Boris Johnson

Boris Johnson
Portrait photograph of a 55-year-old Johnson
Official portrait, 2019
Prime Minister of the United Kingdom
Assumed office
24 July 2019
MonarchElizabeth II
DeputyDominic Raab[a]
Preceded byTheresa May
Leader of the Conservative Party
Assumed office
23 July 2019
Preceded byTheresa May
Secretary of State for Foreign and Commonwealth Affairs
In office
13 July 2016 – 9 July 2018
Prime MinisterTheresa May
Preceded byPhilip Hammond
Succeeded byJeremy Hunt
Mayor of London
In office
3 May 2008 – 9 May 2016
Preceded byKen Livingstone
Succeeded bySadiq Khan
Member of Parliament
for Uxbridge and South Ruislip
Assumed office
7 May 2015
Preceded byJohn Randall
Majority7,210 (15.0%)[1]
Member of Parliament
for Henley
In office
7 June 2001 – 4 June 2008
Preceded byMichael Heseltine
Succeeded byJohn Howell
Personal details
Born
Alexander Boris de Pfeffel Johnson

(1964-06-19) 19 June 1964 (age 57)
New York City, US
Citizenship
Political partyConservative
Spouse(s)
(m. 1987⁠–⁠1993)
(m. 1993; div. 2020)
(m. 2021)
Children6
MotherCharlotte Fawcett
FatherStanley Johnson
Relatives
Residence10 Downing Street
EducationEton College
Alma materBalliol College, Oxford (BA)
Signature
WebsiteBoris Johnson website

Alexander Boris de Pfeffel Johnson (/ˈfɛfəl/;[3] born 19 June 1964) is a British politician and writer serving as Prime Minister of the United Kingdom and Leader of the Conservative Party since July 2019. He was Secretary of State for Foreign and Commonwealth Affairs from 2016 to 2018 and Mayor of London from 2008 to 2016. Johnson has been Member of Parliament (MP) for Uxbridge and South Ruislip since 2015 and was previously MP for Henley from 2001 to 2008. He has been described as adhering to the ideology of one-nation and national conservatism.

Johnson was educated at Eton College and studied Classics at Balliol College, Oxford. He was elected President of the Oxford Union in 1986. In 1989, he became the Brussels correspondent, and later political columnist, for The Daily Telegraph, where his articles exerted a strong Eurosceptic influence on the British right-wing of politics. He was editor of The Spectator magazine from 1999 to 2005. After being elected to Parliament in 2001, Johnson was a shadow minister under Conservative leaders Michael Howard and David Cameron. In 2008, he was elected Mayor of London and resigned from the House of Commons; he was re-elected as mayor in 2012. In the 2015 election, Johnson was elected MP for Uxbridge and South Ruislip. The following year, he did not seek re-election as mayor. He became a prominent figure in the successful Vote Leave campaign for Brexit in the 2016 EU membership referendum. Theresa May appointed him foreign secretary after the referendum; he resigned the position two years later in protest at May's approach to Brexit and the Chequers Agreement.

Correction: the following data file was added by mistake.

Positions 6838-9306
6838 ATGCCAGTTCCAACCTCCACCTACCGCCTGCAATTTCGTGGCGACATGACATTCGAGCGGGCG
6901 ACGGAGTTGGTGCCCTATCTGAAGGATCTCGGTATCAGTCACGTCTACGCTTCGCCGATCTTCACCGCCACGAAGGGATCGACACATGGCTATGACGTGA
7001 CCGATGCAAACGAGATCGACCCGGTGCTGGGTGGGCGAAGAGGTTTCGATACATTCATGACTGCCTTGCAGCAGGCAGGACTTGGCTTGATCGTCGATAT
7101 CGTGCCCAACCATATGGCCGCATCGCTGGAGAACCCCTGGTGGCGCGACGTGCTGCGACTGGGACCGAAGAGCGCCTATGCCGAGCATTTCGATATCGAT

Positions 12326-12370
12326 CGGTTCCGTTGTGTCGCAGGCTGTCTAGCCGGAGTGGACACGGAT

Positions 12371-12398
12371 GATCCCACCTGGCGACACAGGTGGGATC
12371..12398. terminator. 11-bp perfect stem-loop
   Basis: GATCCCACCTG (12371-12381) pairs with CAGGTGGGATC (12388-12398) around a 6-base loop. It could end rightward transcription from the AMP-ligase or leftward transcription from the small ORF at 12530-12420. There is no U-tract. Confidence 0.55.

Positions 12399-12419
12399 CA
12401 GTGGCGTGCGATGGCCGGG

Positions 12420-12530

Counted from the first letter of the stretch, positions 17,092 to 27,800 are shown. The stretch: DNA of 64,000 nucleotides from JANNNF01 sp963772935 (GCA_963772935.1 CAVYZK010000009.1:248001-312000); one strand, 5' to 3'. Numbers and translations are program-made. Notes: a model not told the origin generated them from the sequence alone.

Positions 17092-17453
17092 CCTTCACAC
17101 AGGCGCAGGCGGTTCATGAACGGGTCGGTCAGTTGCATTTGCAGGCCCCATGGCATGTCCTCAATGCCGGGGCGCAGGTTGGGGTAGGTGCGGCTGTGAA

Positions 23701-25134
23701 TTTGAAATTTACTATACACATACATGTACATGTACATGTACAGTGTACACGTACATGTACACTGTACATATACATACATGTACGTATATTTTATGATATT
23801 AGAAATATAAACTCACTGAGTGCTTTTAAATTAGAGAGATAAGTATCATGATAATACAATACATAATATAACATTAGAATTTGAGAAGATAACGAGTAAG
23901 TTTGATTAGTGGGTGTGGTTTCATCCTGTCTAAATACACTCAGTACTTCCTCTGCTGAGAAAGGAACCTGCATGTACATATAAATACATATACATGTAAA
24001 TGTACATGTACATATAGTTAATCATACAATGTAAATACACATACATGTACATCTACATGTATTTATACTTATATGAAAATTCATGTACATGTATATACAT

After May resigned in 2019, Johnson was elected Conservative leader and appointed prime minister. He re-opened Brexit negotiations and in early September controversially prorogued Parliament; the Supreme Court ruled the action unlawful later that month.[b] After agreeing a revised Brexit withdrawal agreement with the EU, which replaced the Irish backstop with a new Northern Ireland Protocol, but failing to win parliamentary support for the agreement, Johnson called a snap election for December 2019 in which he led the Conservative Party to victory with 43.6% of the vote, and the party's largest seat share since 1987. On 31 January 2020, the United Kingdom withdrew from the EU, entering into a transition period and trade negotiations leading to the EU–UK Trade and Cooperation Agreement. Johnson reacted slowly to the COVID-19 pandemic; his government responded with various legislation including the Coronavirus Act 2020, which granted it emergency powers to introduce public health measures and mitigate its impact.

Johnson is considered a controversial figure in British politics.[5][6] Supporters have praised him as humorous and entertaining,[7] with an appeal stretching beyond traditional Conservative voters.[8][9] Conversely, his critics have accused him of elitism, cronyism, and bigotry.[10][11][12] Commentators have described his political style as opportunistic or pragmatic.[13][14]
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  1. ^ "Uxbridge & South Ruislip". BBC News. Retrieved 13 December 2019.
  2. ^ Croucher, Shane (23 July 2019). "Britain's new prime minister was a U.S. citizen for decades—until the IRS caught up with him". Newsweek. Retrieved 25 September 2020.
  3. ^ "Boris Johnson". Who Do You Think You Are?. 20 August 2008. BBC.
  4. ^ R (on the application of Miller) (Appellant) v The Prime Minister (Respondent), 12 (Supreme Court of the United Kingdom 2019).Text
  5. ^ Cite error: The named reference ABC was invoked but never defined (see the help page).
  6. ^ Cite error: The named reference FT was invoked but never defined (see the help page).
  7. ^ Gimson 2012, p. 20.
  8. ^ Cite error: The named reference Telegraph150107 was invoked but never defined (see the help page).
  9. ^ Purnell 2011, p. 327.
  10. ^ Edwards & Isaby 2008, p. 110.
  11. ^ Cite error: The named reference GuardChums was invoked but never defined (see the help page).
  12. ^ Purnell 2011, p. 365.
  13. ^ Purnell 2011, p. 121.
  14. ^ Cite error: The named reference IT190623 was invoked but never defined (see the help page).

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